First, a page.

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Bianca Is Back

By Giri Nathan

Few young players have walked onto the tour and screamed “talent” as loudly and unflinchingly as Bianca Andreescu did in 2019. It didn’t take a tennis savant to tell. I’m not exaggerating when I say her tennis looked qualitatively different from the rest of the field. Nobody with that much pure power had such a vast variety of shots, and vice versa. She arrived on the WTA fully formed, playing at the level of a world No. 1, but even then it seemed clear: Winning was easy for Bianca, but staying healthy wasn’t. That year she beat the first seven top 10 players she ever faced in her career, took two Premier titles, and won the US Open at age 19. It’s still unclear whether that will be her peak. Since she lifted that Open trophy that September, Andreescu has played only 43 matches over some 20 months, waylaid by all kinds of obstacles.

A meniscus injury in fall 2019 took her out for six months. When she was healthy enough to return, just in time to defend her title at Indian Wells, the 2020 tournament was canceled due to the pandemic. Then came the isolation, which limited her training, and she didn’t compete for the rest of that year. Her return to tour in 2021 was fitful, often lacking the athleticism and ingenuity of her breakout season, and still full of off-court complications, like a case of COVID-19 in Madrid. But in patches it was brilliant, like in Miami, where Andreescu picked up right where she left off in 2019, in a slew of three-set epics. But true to form, during that Miami final against Ash Barty, she had to retire with an ankle injury. (And now they’ll never play again!)

In October 2021, Andreescu took an indefinite leave from the tour. “I identified myself too much with my results. If I lost, I hated myself. If I won, I loved myself. Or even if I did win, sometimes I was still hard on myself because I didn’t like one game in the match,” she said last month, describing her mindset before the hiatus, when she considered quitting tennis. “I was very critical and it was very unhealthy.” Six months later, when she made her return at Stuttgart, she said she wasn’t completely sure if she was ready to be back. “But I just felt like my time off was enough. I kind of got tired and bored of not challenging myself on the court. I really missed that fire that I had competing and pushing myself.” The results have followed suit. in Stuttgart she took No. 4 seed Aryna Sabalenka in three sets. In Madrid she swung a topsy-turvy match against Alison Riske in her favor, and went on to double-breadstick Danielle Collins.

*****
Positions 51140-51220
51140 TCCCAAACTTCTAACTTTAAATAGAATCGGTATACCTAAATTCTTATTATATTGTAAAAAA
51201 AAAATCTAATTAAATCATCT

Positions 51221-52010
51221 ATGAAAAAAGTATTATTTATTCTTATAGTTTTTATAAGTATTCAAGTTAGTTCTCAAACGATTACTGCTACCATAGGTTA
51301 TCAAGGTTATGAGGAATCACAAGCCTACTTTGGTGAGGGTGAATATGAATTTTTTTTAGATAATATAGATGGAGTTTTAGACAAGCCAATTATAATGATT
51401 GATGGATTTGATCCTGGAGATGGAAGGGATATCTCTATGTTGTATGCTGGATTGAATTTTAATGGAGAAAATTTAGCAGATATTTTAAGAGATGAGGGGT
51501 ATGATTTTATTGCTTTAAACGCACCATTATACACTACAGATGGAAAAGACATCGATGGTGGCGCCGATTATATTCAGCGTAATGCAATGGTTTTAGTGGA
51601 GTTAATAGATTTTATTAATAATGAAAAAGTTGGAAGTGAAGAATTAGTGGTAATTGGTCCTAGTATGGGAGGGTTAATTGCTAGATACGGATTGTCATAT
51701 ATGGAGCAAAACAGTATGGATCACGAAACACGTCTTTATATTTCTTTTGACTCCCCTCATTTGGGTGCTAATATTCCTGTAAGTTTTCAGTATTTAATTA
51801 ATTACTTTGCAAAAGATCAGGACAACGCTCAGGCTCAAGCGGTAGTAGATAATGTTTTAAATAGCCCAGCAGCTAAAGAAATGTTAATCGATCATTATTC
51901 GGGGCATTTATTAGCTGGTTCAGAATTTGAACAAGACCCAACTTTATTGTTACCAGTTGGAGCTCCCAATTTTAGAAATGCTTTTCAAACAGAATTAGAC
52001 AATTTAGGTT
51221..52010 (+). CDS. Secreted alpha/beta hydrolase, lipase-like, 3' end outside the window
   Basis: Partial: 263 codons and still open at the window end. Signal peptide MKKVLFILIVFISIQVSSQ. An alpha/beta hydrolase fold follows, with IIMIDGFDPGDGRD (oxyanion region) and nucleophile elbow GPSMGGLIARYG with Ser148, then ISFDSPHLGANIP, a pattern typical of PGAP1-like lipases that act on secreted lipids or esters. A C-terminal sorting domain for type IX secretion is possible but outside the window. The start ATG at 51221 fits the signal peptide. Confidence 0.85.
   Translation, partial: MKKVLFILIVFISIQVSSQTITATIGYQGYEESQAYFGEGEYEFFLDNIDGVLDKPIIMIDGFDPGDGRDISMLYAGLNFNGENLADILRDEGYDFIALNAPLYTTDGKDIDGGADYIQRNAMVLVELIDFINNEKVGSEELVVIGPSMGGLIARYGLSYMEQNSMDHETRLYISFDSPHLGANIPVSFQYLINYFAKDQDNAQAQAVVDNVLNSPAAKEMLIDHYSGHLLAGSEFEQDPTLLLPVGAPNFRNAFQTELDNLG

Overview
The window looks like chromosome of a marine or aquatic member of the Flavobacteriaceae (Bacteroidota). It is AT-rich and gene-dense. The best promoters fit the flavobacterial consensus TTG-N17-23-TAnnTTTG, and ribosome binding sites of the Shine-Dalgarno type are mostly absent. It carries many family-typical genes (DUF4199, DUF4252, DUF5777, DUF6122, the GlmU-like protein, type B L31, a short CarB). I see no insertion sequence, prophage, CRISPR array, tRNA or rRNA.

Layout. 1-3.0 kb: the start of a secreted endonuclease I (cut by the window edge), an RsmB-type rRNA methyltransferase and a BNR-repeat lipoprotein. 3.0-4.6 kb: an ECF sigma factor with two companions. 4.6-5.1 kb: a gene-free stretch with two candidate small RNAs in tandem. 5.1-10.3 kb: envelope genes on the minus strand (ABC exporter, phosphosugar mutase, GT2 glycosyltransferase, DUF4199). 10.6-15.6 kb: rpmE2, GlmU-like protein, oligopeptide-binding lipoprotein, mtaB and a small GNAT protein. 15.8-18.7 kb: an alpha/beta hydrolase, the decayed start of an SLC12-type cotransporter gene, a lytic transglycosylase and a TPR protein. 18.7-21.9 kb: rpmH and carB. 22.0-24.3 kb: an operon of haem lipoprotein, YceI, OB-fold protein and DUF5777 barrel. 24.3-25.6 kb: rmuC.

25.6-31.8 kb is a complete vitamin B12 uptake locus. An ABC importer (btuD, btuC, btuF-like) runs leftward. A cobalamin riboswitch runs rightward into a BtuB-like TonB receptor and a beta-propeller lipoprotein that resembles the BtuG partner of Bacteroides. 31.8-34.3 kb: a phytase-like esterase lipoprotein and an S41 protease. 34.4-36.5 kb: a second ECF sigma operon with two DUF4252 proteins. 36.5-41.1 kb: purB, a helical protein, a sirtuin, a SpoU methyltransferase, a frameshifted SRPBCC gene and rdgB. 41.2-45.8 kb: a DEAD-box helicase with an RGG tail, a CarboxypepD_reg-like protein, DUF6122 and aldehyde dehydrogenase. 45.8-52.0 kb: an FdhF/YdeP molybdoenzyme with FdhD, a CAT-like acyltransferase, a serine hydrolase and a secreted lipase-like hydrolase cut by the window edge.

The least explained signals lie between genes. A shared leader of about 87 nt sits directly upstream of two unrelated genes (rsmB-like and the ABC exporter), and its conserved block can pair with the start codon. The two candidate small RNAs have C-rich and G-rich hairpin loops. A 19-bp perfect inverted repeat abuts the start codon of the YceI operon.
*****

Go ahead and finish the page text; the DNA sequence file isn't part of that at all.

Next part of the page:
This week in Rome she has found more rhythm still, setting up a quarterfinal appointment with Iga Swiatek, who rose to the top of the tour while Andreescu was out. The first set lived up to billing, with Swiatek winning in a tiebreak, but in the second set, the world No. 1 delivered a bagel en route to her 26th(!) straight win. Despite how little Bianca has played in her pro career, she can already dispense veteran wisdom on one highly specific topic: struggling with injuries after a star-making US Open win. That’s a plight she has shared with her first-round opponent in Rome, Emma Raducanu, who retired from their match with a back injury that also bothered her last week in Madrid. Asked after the match if she had advice for her opponent, Andreescu said it was hard to understand the rigors and requirements of touring until you actually go do it. She talked about getting smarter about her scheduling, listening to her team’s advice about rest, resisting her own impulse to compete every week. Maybe she has figured out durability. I hope she has, and any fan of dynamic, surprising tennis should be hoping the same.

Above: Bianca reacts after getting hosed by a bad call in the first set tiebreak against Iga Swiatek in Rome today. (Getty)

Issue No. 19